Sara Ann Conkling

When Fat Isn’t Just Fat

It’s a common conversation: A female patient presents to her male doctor with unexplained weight gain. “I’m not overeating,” she says. “I try to exercise, but it’s getting harder and harder to do that.”

The physician is dubious. “You just need to be more active,” he responds. “You need to stop eating so much,” he adds. “Here’s a diet plan. You just need to stick to it.”

The First Scar

In the early 1980s, I considered everyone at Thomas Jefferson Hospital in Philadelphia to be my friend. As a volunteer and a vestry member at the nearby Episcopal church, I would often arrive at the ER with a homeless person who had come to the church for help after being badly injured. I was so impressed with how the doctors and nurses treated these patients that I developed a real affinity for the hospital.

Dogs Should Live Forever

I wasn’t looking for a new dog. I had recently lost my best friend of over sixteen years, a beloved terrier mix. My sister had dragged me into the shelter so that she could get a new cat. So, while she looked at cats, I decided to pet all the dogs, lingering a little longer with the ones that looked the most sad.

The shelter staff began to follow me like I was a shoplifter. “Can we help you find a dog?” “What kind of dog would you like?” “Would you like to meet that dog?” Desperation tinged their inquiries.

The Most Ruthless Cancer

Most people aren’t aware of a cancer that is ruthless above the rest. This cancer lasts a lifetime and never fully remits.

I first became aware that I was susceptible as a child. I was on an examining table and our pediatrician asked my mother to step outside the room. I then heard him berating her: “This child is sunburned! How could you! You know you have genetic skin cancer!”

My First (and Only) Day in the ER…

It was the first day of a course in medical ethics at the University of Vermont medical school. As a graduate student in public administration, I had been invited to sit in on the class because of my research interest in health care distributional ethics. That made me the only student in the room who wasn’t training to be a physician.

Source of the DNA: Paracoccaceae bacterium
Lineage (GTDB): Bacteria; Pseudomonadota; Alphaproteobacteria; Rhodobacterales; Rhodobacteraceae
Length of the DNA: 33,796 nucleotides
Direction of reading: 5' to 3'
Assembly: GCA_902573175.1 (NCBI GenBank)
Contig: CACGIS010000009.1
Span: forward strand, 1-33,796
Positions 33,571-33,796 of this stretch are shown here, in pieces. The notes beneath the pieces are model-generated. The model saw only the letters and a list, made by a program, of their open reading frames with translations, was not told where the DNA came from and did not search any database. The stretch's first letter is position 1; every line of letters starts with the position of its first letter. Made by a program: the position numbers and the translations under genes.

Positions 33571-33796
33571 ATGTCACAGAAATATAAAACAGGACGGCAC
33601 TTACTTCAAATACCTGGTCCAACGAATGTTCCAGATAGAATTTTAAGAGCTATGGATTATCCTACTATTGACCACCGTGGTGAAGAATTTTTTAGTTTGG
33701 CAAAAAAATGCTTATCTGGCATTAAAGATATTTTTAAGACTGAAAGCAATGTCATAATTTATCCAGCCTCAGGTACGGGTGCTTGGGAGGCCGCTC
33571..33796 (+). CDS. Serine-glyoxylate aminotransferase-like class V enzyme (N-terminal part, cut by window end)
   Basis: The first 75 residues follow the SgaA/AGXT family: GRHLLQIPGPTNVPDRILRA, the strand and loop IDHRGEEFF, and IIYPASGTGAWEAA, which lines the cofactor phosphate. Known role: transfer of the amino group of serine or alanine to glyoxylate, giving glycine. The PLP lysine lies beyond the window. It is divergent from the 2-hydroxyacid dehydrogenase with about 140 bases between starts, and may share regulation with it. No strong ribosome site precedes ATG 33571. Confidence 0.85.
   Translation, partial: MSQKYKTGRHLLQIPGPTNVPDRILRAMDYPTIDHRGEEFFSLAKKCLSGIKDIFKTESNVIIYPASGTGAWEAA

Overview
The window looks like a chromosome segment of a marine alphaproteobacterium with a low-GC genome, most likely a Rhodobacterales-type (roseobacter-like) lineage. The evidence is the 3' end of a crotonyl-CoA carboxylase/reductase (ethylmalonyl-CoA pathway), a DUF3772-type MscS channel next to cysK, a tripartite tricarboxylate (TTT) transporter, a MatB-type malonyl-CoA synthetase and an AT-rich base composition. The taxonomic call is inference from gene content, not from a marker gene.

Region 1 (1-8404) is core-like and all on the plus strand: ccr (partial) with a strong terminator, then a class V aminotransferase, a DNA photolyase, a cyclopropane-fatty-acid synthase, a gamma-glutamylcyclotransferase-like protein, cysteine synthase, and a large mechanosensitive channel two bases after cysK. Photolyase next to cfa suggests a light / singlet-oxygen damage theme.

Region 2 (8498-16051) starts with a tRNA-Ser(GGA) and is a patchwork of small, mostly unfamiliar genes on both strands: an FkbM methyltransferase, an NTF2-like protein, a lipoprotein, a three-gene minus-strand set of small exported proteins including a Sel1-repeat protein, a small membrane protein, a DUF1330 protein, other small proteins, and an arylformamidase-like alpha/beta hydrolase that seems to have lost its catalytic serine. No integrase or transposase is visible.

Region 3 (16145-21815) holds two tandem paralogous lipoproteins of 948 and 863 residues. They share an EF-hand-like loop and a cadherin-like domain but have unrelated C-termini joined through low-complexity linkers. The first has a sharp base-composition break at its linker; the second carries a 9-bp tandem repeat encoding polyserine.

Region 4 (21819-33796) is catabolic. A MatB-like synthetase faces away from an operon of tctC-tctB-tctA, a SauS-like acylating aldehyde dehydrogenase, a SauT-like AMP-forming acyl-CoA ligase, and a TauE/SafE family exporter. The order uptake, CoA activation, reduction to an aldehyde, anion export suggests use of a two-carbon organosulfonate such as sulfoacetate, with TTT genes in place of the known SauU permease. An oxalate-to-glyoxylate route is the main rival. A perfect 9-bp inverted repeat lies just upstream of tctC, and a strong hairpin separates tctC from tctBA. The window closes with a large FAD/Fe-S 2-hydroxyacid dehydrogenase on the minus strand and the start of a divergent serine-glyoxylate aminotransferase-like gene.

I entered the classroom and took a seat. I barely had time to say hello to a couple of other students before the professor walked in.

Racism in Medicine Kills People. I Have Seen It.

The year was 1997, or thereabouts. She called on an otherwise slow day in the AIDS service agency I had started and was running on fumes and prayers. Her name was Mary.

Mary’s voice was trembling. She had been raped, and beaten, and feared she had AIDS. I knew she needed medical attention, so I got into my car to find her house, a tiny home next to the railroad tracks.

Not Even Forty…

His wife left him that morning. That’s what he told the police officer who arrived on the scene after his large truck plowed into the back of my little red car. “I wasn’t paying attention. I was speeding up as I hit her.”

Ahead of us, an elderly woman had disobeyed her doctor’s orders not to drive while on pain medication. She decided to make a left turn by cutting off multiple lanes of traffic. My brakes held as all my weight went into them. I had less than a second to be thankful for missing her.

As I was loaded onto the ambulance, my neck and lower back were already in pain. And my knee–my beautifully ACL-reconstructed right knee, scrupulously brought back to strength over months of rehabilitation–had slammed into the dashboard of my car. It was throbbing.

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